Marketing's great opportunity is to increase the number of promoters for their firm and help such customers who aren't natural connectors and influencers do what they're already inclined to do: spread positive word of mouth. Many firms, such as HP, Microsoft, Intel, and Oracle, already have in place organizations designed to do this, often called customer reference or customer evidence programs. In particular, they help recruit and deploy customer referrals in the following ways:
- Improve the customer experience. Reichheld's premise is that investments in the customer experience will improve customer lifetime value and easily provide growth in profits beyond what can be attained through customer acquisition. A better customer experience can increase promoters and/or decrease detractors, which demonstrably improves profitability and growth.
- Motivate referrals. The first step in increasing referrals is to make it easy for enthusiastic customers to refer others. This can be done through marketing programs that ask customers directly for referrals, provide customers with materials they can pass along, or offer rewards for referrals (a practice that can work against you in some cases).
- Promote referrals. A customer reference program goes beyond motivating referrals and allows you to take some control of the referral process, capturing the recommendations of promoters in written or electronic testimonials, speeches and presentations, media interviews, and other methods and putting these in front of your best prospects. Any customer can be asked to participate in a testimonial, case study or reference, but the message that a strong Reichheld-type promoter conveys will surely have much greater impact.
By integrating Net Promoter programs and customer reference programs, marketing can achieve dramatic impact on firm performance. Here's how one firm is already doing so.
Coleen Kaiser, vice-president of customer value and reference services, was brought in by senior management to fix the company's reference program, which was languishing with about 1,700 reference customers (a small number for a firm the size and global reach of SAP). And what references they had were having no real impact on sales, according to after-sale "win-loss" reports.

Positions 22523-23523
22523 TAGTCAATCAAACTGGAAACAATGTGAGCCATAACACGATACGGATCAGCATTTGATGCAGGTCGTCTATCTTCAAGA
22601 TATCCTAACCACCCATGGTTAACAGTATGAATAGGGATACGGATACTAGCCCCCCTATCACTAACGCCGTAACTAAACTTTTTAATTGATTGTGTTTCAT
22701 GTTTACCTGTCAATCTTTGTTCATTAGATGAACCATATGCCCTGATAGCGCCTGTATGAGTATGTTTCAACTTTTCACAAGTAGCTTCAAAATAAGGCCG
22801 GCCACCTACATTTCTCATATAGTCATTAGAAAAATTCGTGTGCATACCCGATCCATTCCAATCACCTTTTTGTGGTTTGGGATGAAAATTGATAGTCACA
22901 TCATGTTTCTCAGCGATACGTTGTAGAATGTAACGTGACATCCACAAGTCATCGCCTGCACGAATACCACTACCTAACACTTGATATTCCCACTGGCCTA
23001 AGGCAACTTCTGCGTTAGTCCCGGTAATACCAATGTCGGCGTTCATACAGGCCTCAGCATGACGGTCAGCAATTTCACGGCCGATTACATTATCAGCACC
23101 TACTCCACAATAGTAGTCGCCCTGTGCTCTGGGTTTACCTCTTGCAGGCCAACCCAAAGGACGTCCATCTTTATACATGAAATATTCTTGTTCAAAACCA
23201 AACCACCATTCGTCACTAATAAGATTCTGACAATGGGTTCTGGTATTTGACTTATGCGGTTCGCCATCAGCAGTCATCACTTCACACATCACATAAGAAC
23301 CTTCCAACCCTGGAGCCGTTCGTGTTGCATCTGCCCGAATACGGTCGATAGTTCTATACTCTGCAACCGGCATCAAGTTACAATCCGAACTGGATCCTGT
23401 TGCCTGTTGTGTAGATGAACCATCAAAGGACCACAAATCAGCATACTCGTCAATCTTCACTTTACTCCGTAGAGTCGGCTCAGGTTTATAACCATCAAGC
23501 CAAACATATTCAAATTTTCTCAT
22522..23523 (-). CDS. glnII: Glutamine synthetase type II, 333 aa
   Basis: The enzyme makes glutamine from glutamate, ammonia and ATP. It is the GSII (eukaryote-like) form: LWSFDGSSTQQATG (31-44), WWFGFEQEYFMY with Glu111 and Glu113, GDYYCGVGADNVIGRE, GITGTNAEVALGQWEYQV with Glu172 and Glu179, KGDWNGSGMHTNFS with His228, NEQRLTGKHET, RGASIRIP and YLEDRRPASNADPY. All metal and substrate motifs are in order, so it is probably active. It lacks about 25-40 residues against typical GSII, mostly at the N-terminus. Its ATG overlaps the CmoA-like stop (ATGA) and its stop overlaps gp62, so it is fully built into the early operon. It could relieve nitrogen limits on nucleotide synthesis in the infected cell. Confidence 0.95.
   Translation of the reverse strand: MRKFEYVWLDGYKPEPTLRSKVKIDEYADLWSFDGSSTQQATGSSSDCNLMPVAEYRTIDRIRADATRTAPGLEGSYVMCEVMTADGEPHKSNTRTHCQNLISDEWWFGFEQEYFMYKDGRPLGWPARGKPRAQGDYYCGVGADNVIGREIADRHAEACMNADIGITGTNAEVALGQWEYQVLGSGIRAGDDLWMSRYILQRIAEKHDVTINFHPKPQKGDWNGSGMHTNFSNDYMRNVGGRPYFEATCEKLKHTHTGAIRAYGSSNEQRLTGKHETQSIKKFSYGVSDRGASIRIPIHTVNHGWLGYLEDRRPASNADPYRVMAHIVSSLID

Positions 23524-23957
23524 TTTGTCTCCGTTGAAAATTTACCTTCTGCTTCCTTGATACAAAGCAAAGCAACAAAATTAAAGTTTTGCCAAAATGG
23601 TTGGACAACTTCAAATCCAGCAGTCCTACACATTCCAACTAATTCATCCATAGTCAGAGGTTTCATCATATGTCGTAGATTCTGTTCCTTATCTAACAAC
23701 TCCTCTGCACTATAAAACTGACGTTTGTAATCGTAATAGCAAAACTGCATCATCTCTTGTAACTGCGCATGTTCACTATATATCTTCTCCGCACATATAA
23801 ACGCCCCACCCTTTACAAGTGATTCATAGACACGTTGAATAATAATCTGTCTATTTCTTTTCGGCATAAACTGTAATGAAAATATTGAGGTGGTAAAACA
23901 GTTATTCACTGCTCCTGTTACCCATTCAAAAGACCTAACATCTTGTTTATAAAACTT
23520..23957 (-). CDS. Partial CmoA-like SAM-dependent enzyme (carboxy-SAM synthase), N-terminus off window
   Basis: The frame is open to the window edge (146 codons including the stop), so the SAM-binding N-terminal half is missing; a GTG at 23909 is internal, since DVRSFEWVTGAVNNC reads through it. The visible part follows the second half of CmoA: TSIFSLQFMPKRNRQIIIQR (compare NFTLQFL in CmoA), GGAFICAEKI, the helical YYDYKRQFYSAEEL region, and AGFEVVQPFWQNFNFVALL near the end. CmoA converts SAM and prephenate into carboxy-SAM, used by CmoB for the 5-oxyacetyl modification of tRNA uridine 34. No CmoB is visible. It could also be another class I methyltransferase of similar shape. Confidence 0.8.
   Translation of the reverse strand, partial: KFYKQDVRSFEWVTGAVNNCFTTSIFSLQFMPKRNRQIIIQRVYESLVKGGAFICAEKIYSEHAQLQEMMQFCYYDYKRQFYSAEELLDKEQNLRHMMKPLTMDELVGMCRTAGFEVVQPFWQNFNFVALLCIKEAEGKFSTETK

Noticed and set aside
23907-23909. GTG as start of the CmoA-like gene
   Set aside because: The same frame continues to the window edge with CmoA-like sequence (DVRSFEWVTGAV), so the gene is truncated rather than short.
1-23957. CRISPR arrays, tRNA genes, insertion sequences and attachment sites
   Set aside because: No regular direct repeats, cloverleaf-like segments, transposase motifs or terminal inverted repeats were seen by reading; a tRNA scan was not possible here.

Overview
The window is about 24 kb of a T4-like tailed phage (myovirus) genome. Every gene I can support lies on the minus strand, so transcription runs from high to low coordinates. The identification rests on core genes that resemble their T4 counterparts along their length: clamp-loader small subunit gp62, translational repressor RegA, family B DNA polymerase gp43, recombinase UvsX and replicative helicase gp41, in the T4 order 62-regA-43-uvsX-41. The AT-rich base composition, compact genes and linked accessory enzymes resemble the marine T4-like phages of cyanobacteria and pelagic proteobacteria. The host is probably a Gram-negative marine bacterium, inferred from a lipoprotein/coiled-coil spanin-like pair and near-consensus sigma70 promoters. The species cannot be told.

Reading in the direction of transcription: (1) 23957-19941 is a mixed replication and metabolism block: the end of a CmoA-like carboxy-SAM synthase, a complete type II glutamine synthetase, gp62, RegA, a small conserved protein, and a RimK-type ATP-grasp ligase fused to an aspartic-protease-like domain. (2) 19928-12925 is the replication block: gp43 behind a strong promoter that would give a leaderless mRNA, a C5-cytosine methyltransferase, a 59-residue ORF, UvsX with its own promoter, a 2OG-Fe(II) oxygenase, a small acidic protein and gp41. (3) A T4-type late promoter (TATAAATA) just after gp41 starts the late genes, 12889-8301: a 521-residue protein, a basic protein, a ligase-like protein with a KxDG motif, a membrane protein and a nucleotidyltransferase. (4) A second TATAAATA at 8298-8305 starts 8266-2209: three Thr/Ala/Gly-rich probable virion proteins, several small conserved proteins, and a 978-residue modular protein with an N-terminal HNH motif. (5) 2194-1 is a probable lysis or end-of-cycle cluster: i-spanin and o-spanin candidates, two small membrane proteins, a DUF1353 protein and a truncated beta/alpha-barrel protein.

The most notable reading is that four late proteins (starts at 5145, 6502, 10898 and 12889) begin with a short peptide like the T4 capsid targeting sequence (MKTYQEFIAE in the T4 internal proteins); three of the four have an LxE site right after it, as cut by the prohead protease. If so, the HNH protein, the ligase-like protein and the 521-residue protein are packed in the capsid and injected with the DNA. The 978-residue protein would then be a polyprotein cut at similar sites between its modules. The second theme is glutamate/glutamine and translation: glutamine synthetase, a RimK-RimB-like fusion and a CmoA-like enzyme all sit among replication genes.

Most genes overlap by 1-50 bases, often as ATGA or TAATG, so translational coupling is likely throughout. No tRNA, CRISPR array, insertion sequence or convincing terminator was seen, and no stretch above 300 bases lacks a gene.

Kaiser came across Reichheld's HBR article and was struck by Reichheld's conclusion, which is simple and profound: Companies with the highest Net Promoter Score in their industry invariably gain the highest revenue growth rates in their industry. Another term for promoters would be "enthusiastic references."
To her delight, Kaiser found that in its regular customer satisfaction surveys, SAP was already asking the precise question that Reichheld uses to determine Net Promoter Score ("How likely is it that you would recommend SAP to a friend or colleague?"), and even using his 10-point scale in the answer. Thus, Kaiser could immediately start crunching numbers to see the Net Promoter Scores that each of SAP's various businesses had and what their impact was. She could also see how many promoters were actually in the SAP reference program. She was in for a surprise.
Kaiser uncovered two significant findings:
- The success of SAP's various businesses is indeed driven by the Net Promoter Score they enjoy. Those with higher Net Promoter Scores enjoy higher rates of revenue growth, just as Reichheld's research predicts.
- The reference program was not leveraging the firm's promoters, its best references. Remarkably, very few of these enthusiastic references were actually in the reference program. This explained a major puzzle: Despite the obvious importance of references to the sales process, SAP customers rated references as "neutral" in importance to their decision to buy. Kaiser realized that the references that SAP was supplying to prospects weren't helping close deals because the references weren't particularly enthusiastic about SAP!
This strongly suggested that if she brought the company's promoters into the SAP reference program and started leveraging them, it would make a substantial impact on company performance. That's precisely what Kaiser began to do. And, armed with the data from Reichheld's research as well as her own internal findings, combined with key Board allies, she got the resources she needed to do so.
Impact on SAP (and Growth of Its Reference Program)
Here's what happened in the 2.5 years that followed the program launch:
- The number of SAP reference customers has grown from 1,700 to more than 6,000 over the last two-and-a-half years, due in part to the firm's increased investment in its customer reference program.
- Where previously less than 20 percent of the promoters were in the SAP reference program; today, over 90 percent of the firm's promoters are in the program.